Wireguard VPN Protocol: Everything you need to know

Wireguard is the newest VPN protocol to gain widespread adoption, and it’s becoming increasingly popular with consumer VPN services.

But what is Wireguard, how does it work, how save is it, and how does it compare to legacy protocols like OpenVPN?

This guide will teach you everything you need to know about the Wireguard protocol.

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What is WireGuard?

Wireguard is an Open Source VPN protocol that uses a combination of elliptic curve encryption and symetric key cryptopgraphy. It is designed to be more performant (faster) than legacy protocols while remaining highly secure and attack-resistant.

Perhaps the most notable feature of Wireguard is how lightweight it is. The entire codebase weighs in around 4,000 lines of code. That’s puny compared to OpenVPN which has grown to over 100,000 lines of code at last count.

Wireguard is able to remain lean because it is less flexible than other protocols. It uses a specific combination of encryption ciphers. It can’t be customized by the end-user to support other encryption schemes like AES-256.

Pros & Cons of WireGuard

Wireguard has some key advantages compared to older protocols, but there are tradeoffs as well. These are the most significant things to be aware of:

  • Performance – In most scenarios, WireGuard outperforms both OpenVPN and IPSec protocols when tested on the same hardware. This performance advantage is even greater on low-spec CPUs like those found on Wireless Routers and older smartphones.
  • Security – Wireguard has never had a published CVE security vulnerability, even though it’s codebase is open-source and has been audited by dozens of cryptographers. OpenVPN by comparison has multiple CVE’s.
  • Easy to Deploy – Because Wireguard has fewer configuration options than OpenVPN it’s easier to deploy securely with less risk of a serious configuration error.
  • Fast Adoption – Wireguard has been embraced by the consumer VPN industry (though not enterprise yet). Wireguard protocol is avaiable on most (if not all) of the 10 most popular VPN services. It is even supported on modern routers running DD-WRT, OpenWRT and ASUSWRT.
  • Hot-Swapping – Wireguard can actually renegotiate IP addresses with the client without ever disconnecting. This means some VPNs will support on-the-fly server switching with no disconnect/reconnect.
  • Flexibility – Wireguard uses a specific set of encryption Ciphers and doesn’t support industry-standard encryption algorithms like SHA-2 and AES-256.
  • Longevity – Wireguard is relatively new and hasn’t stood the test of time like OpenVPN, which has survived more than a decade as a (near) bulletproof protocol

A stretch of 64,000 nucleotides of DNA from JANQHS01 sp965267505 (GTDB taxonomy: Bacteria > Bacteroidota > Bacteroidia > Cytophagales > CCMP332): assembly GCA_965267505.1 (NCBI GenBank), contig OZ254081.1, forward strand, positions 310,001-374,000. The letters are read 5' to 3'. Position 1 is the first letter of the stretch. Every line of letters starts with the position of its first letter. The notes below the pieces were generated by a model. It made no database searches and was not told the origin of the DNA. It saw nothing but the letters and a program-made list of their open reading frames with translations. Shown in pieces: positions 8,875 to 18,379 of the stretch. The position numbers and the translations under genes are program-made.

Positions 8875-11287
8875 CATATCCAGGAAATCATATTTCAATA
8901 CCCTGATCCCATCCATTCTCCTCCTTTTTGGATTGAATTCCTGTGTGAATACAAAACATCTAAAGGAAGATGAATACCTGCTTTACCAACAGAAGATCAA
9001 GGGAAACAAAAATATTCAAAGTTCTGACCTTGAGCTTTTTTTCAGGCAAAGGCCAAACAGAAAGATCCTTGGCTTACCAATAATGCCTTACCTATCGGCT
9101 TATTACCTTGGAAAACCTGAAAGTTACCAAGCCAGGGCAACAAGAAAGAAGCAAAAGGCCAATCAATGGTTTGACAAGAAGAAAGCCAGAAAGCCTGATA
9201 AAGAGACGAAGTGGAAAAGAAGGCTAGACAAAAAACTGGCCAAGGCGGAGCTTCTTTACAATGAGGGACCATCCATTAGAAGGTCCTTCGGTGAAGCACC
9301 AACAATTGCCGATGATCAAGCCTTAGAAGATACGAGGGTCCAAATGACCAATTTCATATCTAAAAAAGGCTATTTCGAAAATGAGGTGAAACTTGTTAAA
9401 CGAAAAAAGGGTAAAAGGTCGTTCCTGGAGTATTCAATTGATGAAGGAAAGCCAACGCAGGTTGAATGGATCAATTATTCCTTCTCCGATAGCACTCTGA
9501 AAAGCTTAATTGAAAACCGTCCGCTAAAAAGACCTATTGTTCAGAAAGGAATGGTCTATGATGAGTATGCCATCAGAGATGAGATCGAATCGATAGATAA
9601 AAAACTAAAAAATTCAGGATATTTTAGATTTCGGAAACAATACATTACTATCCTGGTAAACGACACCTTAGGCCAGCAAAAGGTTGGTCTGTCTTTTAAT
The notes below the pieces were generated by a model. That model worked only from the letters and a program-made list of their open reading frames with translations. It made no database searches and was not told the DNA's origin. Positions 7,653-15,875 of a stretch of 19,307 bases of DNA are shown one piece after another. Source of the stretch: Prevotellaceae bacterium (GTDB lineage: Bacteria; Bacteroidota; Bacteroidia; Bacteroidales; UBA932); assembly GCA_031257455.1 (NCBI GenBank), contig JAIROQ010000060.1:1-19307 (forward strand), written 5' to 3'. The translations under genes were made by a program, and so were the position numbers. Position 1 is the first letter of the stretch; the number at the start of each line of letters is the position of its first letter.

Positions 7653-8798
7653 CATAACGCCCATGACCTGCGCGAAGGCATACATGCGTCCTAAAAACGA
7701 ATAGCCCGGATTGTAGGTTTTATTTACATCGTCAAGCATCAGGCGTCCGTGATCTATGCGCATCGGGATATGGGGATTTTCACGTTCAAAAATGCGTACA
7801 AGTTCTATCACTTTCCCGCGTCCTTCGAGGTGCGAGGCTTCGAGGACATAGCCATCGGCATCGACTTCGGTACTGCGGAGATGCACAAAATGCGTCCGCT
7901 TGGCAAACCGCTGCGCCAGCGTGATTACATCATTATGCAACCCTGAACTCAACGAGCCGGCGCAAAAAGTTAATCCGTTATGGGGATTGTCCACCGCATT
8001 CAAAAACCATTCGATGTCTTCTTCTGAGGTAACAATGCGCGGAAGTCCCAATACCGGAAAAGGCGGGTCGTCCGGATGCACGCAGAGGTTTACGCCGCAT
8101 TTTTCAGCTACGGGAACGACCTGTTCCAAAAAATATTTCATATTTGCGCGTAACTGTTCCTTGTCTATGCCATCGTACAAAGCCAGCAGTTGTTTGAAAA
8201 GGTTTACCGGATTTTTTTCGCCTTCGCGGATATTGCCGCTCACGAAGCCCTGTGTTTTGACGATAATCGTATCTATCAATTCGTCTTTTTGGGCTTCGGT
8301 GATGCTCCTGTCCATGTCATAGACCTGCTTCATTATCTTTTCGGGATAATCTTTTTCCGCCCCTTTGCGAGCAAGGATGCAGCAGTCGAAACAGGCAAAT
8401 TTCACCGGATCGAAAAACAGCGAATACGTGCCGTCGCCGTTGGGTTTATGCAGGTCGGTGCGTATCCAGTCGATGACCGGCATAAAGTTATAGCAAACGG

• Obfuscation – Because Wireguard uses UDP transport, it’s not as useful for stealth applications where you need to disguise traffic source as non-vpn data.

Cyptography & Encryption

Wireguard includes all the security features necessary to create a secure VPN tunnel, it just implements them differently than less-performance protocols.

From the Wireguard White Paper, here are the ciphers Wireguard uses compared to the most common cipher used for OpenVPN.

Tunnel EncryptionChaCha20AES256
Data AuthenticationPoly1305SHA-2
Key Exchange / handshakeCurve25519TLS
Forward SecrecyYesYes

As you can see, Wireguard’s implementation is completely different than what you’d get with OpenVPN, but it still offers strong 256-bit encryption and perfect forward secrecy for added security.

How secure is WireGuard?

WireGuard is extremely secure. The lean codebase has been audited by reputable cryptographers and there are no known security vulnerabilities in the core code base. There have been several CVE’s from vendor-specific implementations, however (all patched).

Wireguard was deemed secure enough by Linus Torvalds that it is now part of the Linux kernel and the default VPN protocol.

There is one thing Wireguard is missing though, NIST certification. But Wireguard is new and governments are notoriously slow, especially when it comes to technological adoption. But things are changing. NIST adoption was actually endorsed by U.S. senator Ron Wyden who sits on the Select Committee on Intelligence.

Best Uses for WireGuard

Wireguard is acceptable for most VPN uses, but it is best suited to use-cases that prioritize speed and performance over security.

Example uses for WireGuard VPN:

  • Streaming – WireGuard is perfect for streaming video over VPN, especially on far away servers when unblocking geo-restricted sites like Voot or Netflix. It’s especially impressive for low-spec mobile devices that might do poorly with OpenVPN.
  • Torrenting – Fast speeds and on-the-fly server switching makes Wireguard perfect for torrenting. It is kill-switch compatible and works on all major OS’s.